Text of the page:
With Tony Horsfall
Monday 7 August
After graduating from London School of Theology, Tony served as a missionary in East Malaysia, then as a pastor in West Yorkshire before heading up a missions training programme called EQUIP at Bawtry Hall (Doncaster). Since 2004, he has had his own ministry, Charis Training and has a passion to see people grow in their relationship with God.. He is the author of over a dozen books including Rhythms of Grace, Working from a place of Rest, Deep calls to Deep and most recently, Grief Notes. Tony is deeply committed to providing care for those in Christian ministry at home and overseas, and loves nothing better than to lead people on retreat, taking quality time to be with God. He has been a regular seminar speaker at New Horizon for many years. Here the New Horizon Media team bring you a summary of what he had to say during the morning Bible Teaching at #NH2023.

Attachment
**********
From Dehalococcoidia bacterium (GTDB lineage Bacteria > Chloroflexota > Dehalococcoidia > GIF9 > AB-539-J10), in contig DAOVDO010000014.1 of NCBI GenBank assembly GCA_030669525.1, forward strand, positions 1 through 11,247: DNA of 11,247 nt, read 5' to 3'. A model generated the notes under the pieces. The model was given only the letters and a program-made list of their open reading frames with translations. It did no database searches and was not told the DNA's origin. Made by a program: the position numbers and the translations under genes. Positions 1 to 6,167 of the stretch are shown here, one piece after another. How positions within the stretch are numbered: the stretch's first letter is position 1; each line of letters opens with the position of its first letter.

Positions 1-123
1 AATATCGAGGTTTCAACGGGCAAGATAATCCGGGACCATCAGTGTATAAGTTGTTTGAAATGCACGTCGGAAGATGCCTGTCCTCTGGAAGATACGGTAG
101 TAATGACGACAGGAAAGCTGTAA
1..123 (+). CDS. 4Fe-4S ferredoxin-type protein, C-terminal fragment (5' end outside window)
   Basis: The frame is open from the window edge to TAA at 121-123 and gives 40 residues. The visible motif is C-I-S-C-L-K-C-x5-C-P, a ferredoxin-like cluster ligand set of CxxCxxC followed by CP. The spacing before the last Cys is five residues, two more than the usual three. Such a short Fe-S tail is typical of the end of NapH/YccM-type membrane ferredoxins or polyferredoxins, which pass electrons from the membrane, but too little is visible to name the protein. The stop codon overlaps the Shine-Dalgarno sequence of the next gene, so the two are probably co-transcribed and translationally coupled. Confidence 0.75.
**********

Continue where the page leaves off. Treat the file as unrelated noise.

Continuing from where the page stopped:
I’ve been saying to Jilly my wife recently that a lot of my life has been done in very small things. I’ve done a lot of retreat work with just a handful of people. Sometimes it is surprising when you see the fruit of that. Even when you write a book, you don’t always know how that is being used. It is lovely when you see some of the ways in which God has used you.
I’ve put a short sleeved shirt today to give the impression that it is warm here – I thought I would be good for tourism but I do feel the warmth of the welcome here!
The theme of the week is Joy from the Ashes. That is an acknowledgement that life is not always easy, even for those who know Jesus. Sometimes we laugh and sometimes we cry. There is celebration and lament. I wanted to look at this passage in Isaiah 61 – it gives us hope and leads us along a journey of transformation so that we can become a blessing to others.
Over these five days, I’m going to take a little section each day. It will be like a journey. We are beginning our journey on Monday morning and we will finish on Friday. If you can be there on this journey, the teaching builds day by day.